If you are interested in the low-carb, moderate protein, high-fat, ketogenic diet, then this is the podcast for you. We zero in exclusively on all the questions people have about how being in a state of nutritional ketosis and the effects it has on your health. There are a lot of myths about keto floating around out there and our two amazing cohosts are shooting them down one at a time. Keto Talk is cohosted by 10-year veteran health podcaster and international bestselling author Jimmy Moore from “Livin’ La Vida Low-Carb” and Arizona osteopath and certified bariatric physician Dr. Adam Nally from “Doc Muscles” who thoroughly share from their wealth of experience on the ketogenic lifestyle each and every Thursday. We love hearing from our fabulous Ketonian listeners with new questions–send an email to Jimmy at email@example.com. And if you’re not already subscribed to the podcast on iTunes and listened to the past episodes, then you can do that and leave a review HERE. Listen in today as Jimmy and Adam answer your questions on the low-carb, high-fat, ketogenic lifestyle in Episode 72.
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Here’s what Jimmy and Adam talked about in Episode 72:
- Keto Talk super fan Jacki wrote us a song
- Coconut oil isn't healthy. It's never been healthy.
- Is eating carbs a good way to lower blood sugar? And which is more important as a health goal—lowering blood glucose levels or insulin levels?
I understand that blood glucose can rise on a ketogenic diet due to the physiologic glucose sparing effect you guys have discussed several times on the podcast. In his new book FAT FOR FUEL, Dr. Joe Mercola shares his solution to this by simply eating more carbs and thus trigger an insulin response to bring the glucose down. Of course, if you eat more carbohydrates in your diet to make this happen, it will invariably kick you out of ketosis. So in light of this, it begs the question: which is worse for you to have—higher glucose levels or higher insulin levels? Is there another way to bring blood glucose down without triggering insulin to go up? Maybe some light exercise would do the trick? Thanks for answering my question.
1. In light of my blood work results, is it possible keto isn’t right for me? If I want longevity, energy, and mental benefits, how should I eat?
Hi Jimmy and Adam,
Thank you for all that you're putting out there regarding ketogenic living. I first came across you Jimmy when you did a podcast with Dave Asprey a few years back and have listened to all of your Livin’ La Vida Low Carb Show and Keto Talk episodes ever since.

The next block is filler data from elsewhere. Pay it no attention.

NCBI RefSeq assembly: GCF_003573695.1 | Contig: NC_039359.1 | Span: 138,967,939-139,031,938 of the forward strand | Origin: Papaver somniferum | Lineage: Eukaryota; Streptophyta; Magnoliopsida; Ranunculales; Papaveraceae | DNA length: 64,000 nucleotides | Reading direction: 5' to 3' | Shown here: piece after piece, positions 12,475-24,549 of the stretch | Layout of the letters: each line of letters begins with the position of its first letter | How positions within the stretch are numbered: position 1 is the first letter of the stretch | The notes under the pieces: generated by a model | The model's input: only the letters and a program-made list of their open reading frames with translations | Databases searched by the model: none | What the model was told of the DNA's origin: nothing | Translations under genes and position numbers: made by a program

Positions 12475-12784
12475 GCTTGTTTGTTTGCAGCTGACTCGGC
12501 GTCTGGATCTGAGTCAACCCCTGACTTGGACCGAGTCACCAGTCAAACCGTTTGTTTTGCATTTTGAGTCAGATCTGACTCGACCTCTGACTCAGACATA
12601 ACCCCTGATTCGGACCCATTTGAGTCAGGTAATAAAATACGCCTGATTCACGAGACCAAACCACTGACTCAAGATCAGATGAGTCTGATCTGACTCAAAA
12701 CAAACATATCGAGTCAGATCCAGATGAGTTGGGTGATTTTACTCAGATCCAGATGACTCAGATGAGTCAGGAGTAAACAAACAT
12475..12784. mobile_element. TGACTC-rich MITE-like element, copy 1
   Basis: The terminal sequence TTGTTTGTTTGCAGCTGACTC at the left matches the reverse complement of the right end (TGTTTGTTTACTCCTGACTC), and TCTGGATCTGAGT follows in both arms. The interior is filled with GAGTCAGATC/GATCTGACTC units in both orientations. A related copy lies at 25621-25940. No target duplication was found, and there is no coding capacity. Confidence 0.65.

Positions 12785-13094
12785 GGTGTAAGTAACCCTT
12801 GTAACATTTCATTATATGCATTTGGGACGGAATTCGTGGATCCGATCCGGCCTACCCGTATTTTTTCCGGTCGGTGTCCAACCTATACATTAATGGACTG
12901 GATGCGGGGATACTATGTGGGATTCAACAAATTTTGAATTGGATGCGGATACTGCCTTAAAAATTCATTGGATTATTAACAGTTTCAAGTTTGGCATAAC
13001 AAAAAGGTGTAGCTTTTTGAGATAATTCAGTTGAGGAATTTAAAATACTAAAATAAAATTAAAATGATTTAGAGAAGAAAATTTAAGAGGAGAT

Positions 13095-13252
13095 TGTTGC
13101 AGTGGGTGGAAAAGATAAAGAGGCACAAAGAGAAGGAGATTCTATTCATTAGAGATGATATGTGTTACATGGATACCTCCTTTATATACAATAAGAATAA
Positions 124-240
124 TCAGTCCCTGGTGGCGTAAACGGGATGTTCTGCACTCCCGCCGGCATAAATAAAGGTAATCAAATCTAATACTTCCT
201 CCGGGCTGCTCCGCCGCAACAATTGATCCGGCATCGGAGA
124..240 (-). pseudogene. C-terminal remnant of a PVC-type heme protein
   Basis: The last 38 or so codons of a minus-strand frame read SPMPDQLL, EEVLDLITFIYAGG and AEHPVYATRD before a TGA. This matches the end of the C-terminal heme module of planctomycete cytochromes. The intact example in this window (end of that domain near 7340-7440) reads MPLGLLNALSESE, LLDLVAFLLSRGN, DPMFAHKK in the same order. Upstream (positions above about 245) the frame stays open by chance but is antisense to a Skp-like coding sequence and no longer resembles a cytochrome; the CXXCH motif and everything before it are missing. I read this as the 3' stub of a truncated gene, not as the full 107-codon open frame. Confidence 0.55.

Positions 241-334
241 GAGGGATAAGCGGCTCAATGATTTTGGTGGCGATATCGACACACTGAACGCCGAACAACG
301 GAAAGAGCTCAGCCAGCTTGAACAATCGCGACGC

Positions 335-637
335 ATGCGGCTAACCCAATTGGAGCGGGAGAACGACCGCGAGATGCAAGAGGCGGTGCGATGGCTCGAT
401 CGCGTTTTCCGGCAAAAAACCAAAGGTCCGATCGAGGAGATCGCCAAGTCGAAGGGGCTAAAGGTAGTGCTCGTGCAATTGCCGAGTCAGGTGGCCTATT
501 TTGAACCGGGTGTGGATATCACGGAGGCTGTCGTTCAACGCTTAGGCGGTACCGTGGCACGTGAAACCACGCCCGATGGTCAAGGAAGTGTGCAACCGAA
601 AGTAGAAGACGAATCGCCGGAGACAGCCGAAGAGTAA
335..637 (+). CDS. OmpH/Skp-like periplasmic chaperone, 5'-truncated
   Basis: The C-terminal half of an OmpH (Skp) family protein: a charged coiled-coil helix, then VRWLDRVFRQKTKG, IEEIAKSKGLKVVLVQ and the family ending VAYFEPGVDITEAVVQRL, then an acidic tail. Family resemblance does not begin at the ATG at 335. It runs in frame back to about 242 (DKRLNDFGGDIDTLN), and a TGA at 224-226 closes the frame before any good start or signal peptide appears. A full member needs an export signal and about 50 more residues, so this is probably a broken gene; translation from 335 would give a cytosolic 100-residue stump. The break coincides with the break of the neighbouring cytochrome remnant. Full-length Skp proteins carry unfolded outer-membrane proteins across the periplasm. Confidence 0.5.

I've been experimenting with keto on and off for the past few years. I don't do it for weight loss since I'm a lean 32 year old male at 8% body fat with high muscle mass and in very good shape (I can run a sub-6 minute mile, deadlift 3x my body weight, etc.). I follow keto for constant energy, mental acuity and longevity purposes.
When measuring my blood glucose levels while in keto, I find that they're quite high: 100-120 fasting blood glucose and up to 140 postprandial. I'm aware of physiologic insulin resistance, but the numbers nonetheless concern me; I just had blood labs done and my HbA1c was 5.8, up from 5.2 which were my numbers a year ago while on a moderate carb diet.
My triglycerides have also gone up from 54 in February on moderate carb to 97 today. My total cholesterol has risen from 180 to 225 but that's to be expected on keto. My testosterone is a bit on the low side for my age at 450, but it’s been this way regardless of whether I'm on keto, moderate carb, or have taken a week off of training (I was hoping keto would raise it).
Dr. Dominic D'Agostino acknowledges that for certain people, keto simply isn't the answer. Although I feel healthy eating this way, my blood work results seem to indicate otherwise. Am I one of those people who flourishes on moderate carb eating and the occasional fast and keto just isn't for someone like me? It's worth noting that my mother who is in her mid-60's is in spectacular shape with great lab numbers without ever going to the gym and she has always eaten a carb-laden diet.